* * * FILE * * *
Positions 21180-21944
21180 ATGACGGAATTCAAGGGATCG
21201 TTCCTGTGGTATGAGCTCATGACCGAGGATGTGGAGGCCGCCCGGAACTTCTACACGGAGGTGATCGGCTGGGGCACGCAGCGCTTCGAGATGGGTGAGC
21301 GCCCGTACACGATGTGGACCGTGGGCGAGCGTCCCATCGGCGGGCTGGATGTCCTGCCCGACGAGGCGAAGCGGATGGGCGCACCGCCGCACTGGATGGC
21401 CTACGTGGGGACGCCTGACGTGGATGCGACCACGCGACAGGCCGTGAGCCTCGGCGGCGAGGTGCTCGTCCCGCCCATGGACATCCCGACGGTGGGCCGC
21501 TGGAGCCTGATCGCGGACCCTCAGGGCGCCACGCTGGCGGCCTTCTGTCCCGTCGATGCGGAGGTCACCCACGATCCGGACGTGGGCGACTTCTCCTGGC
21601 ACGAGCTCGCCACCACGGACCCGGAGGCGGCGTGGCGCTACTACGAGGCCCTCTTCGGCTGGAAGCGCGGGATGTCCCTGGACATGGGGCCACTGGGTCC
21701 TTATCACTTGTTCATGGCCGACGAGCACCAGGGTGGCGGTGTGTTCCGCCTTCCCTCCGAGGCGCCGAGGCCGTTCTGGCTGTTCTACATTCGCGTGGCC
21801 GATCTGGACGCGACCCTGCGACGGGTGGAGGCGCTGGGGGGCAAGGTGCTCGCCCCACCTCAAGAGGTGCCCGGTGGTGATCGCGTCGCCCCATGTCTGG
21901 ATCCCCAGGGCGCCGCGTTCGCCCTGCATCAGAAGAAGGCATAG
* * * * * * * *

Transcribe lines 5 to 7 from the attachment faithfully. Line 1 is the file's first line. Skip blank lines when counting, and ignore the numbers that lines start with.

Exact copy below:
21401 CTACGTGGGGACGCCTGACGTGGATGCGACCACGCGACAGGCCGTGAGCCTCGGCGGCGAGGTGCTCGTCCCGCCCATGGACATCCCGACGGTGGGCCGC
21501 TGGAGCCTGATCGCGGACCCTCAGGGCGCCACGCTGGCGGCCTTCTGTCCCGTCGATGCGGAGGTCACCCACGATCCGGACGTGGGCGACTTCTCCTGGC
21601 ACGAGCTCGCCACCACGGACCCGGAGGCGGCGTGGCGCTACTACGAGGCCCTCTTCGGCTGGAAGCGCGGGATGTCCCTGGACATGGGGCCACTGGGTCC